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In fact, because the video is streaming directly to the player, no copy of the video is ever stored on the computer being used for viewing. It is literally just a “stream” of data that is interpreted while it is still being received. In simple terms that our frustrated friend can understand, streaming video is a sequence of "moving images" that are sent in a compressed form over the Internet and displayed by the viewer as they arrive. Fade in more electronic modern themed background music. This brings us up to the digital decade, the present day of streaming video. Streaming video is beginning to have a huge impact on our lives: in business, education, and entertainment. Do you know anyone who hasn’t heard of YouTube? Streaming video adds an entirely new dimension to communication; individuals can post stream of consciousness videos that illustrate their unique view of life; businesses can stream programs focused on products, or broadcast meetings to their staff or customers, schools can deliver educational programming to enhance their curriculum in a brand new way. Fade out modern music. NEW AGE BUSINESS Fade in variety of productivity related sound effects. HOST Business organizations are becoming “Multimedia Destinations” and unlocking their full media potential by providing streaming video on their websites. Streaming video is replacing the “old fashioned” way of promoting products or services by printed brochure alone. Money that may have been spent on sales literature and postage is now being spent on media tools that can deliver more cost-effective results. For example, Cisco Systems boosted their website traffic by 650 percent with the addition of streaming video. General Motors runs streaming video in a daily newscast on the GMTV Web site and offers dealers access to dozens of video clips about GM, the automotive industry, and individual product lines. More than a dozen online channels offer video clips on product launches, executive speeches, and other corporate events. TEACHING WITH TECHNOLOGY Transition audio to classical educational setting. HOST Streaming video is a powerful tool that can enhance the learning environment, both in and out of the classroom. Streaming video catches the student’s attention and helps them stay focused on the lesson at hand. Remember me mention YouTube? Well how about “TeacherTube?” TeacherTube was launched in 2006 and provides an online community for sharing instructional videos, but in a more teacher focused, “safe” environment for young people. Transition audio to children’s based audio clip. Sesame Street feel.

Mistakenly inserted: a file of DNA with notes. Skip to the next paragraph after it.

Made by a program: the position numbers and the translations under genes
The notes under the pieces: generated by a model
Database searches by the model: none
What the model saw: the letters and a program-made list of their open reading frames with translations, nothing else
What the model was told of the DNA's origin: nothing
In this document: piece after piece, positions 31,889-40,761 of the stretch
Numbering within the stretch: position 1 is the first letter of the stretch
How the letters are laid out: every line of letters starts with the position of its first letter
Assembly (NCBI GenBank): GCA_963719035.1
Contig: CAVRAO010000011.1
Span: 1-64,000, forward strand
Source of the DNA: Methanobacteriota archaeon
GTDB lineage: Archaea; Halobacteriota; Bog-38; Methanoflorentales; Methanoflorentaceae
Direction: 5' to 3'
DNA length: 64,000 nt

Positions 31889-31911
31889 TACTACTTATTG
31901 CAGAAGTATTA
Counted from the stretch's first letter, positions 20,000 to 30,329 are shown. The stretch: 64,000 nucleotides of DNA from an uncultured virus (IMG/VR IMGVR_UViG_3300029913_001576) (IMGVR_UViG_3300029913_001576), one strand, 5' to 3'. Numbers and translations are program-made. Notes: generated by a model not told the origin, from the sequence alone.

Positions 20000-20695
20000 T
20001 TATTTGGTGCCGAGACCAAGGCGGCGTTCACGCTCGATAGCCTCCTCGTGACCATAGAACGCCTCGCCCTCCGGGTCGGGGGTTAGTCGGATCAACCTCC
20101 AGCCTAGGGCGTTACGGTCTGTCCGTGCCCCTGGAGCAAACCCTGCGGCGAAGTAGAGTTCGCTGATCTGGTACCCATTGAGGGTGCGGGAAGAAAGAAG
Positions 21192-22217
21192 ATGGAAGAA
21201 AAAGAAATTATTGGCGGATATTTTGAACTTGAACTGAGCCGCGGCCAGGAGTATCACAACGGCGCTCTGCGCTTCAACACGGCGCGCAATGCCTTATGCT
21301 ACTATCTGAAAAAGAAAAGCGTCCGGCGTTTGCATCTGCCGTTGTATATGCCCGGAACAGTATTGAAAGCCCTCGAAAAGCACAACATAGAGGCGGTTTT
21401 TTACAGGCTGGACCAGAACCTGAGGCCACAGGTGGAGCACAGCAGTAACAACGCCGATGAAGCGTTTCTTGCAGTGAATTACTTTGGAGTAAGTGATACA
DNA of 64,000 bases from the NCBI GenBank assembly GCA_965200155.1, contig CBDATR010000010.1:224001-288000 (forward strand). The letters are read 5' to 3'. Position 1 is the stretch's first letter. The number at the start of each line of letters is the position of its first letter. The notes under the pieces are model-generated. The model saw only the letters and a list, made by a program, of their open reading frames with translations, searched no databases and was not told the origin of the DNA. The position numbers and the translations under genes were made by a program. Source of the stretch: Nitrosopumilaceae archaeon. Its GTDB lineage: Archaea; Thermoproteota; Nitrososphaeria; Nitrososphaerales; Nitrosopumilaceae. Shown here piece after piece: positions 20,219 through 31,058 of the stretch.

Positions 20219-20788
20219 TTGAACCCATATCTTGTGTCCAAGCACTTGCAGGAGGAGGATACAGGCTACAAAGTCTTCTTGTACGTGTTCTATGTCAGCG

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STREAMING OUR YOUNG HOST Apple Education has found a new way to inspire learning through streaming video and podcasts. Apple’s approach suggests that children not only learn content in a creative way, buy they learn 21st-century communications skills at the same time. Many educators and institutions are already using Apple’s digital media solutions in their curricula with great results. This trend is expected to grow among institutions in the future. Perhaps use an audio clip from South Park episode where the kids meet the

YouTube celebrities. I am not really sure if we can use this without

permission. Perhaps ask Shawn if since it is being reused for educational

purpose if it would be ok. We definitely would need to cite that we used the

clip in the credits at the end. I think the clip would be a good piece of humor

to keep interest in the video to a max. THE AGE OF YOUTUBE ENTERTAINMENT HOST Sure, we have all watched a YouTube video at one time or another. Some of us may have even made a video and posted it online. But before the launch of YouTube in 2005, there were few methods available for internet users who wanted to post videos. YouTube made it possible for anyone with a computer to post a video that millions of people could watch within minutes. In January 2008 alone, nearly 79 million users watched over 3 billion videos. Perhaps some screenshots of YouTube here. The growth of YouTube has spawned a generation of social networking sites such as Facebook and Buzznet. These sites alone have over 80 million registered users. Political candidates for the 2008 U.S. Presidential election used YouTube as an outlet for advertising their candidacies, giving voters the chance to view the issues and make their own videos in response. Audio effects denoting sporting events. Cheering crowd. Afraid of missing your favorite game? LiveScoreHunter.com is a website company that has links to live video streaming and live scoreboards of your favorite teams. No audio. Focus on host. Business, Education, and Entertainment have all been impacted by streaming video. Fade in futuristic groove. STREAMING VIDEO INTO THE FUTURE HOST We’re entering an exciting time – the future of streaming video. Look how far we have come just since our friend started waiting for his Buffer Bar. Businesses are not only realizing the advantages of streaming video, but are also calculating the tremendous financial growth available by using this technology. Educational intuitions realize that streaming video is ideal for providing access to educational programs, lectures, and even school events like sports and commencement. Consumers now expect to view, download, and replay video content with ease whenever they choose, and on a variety of devices.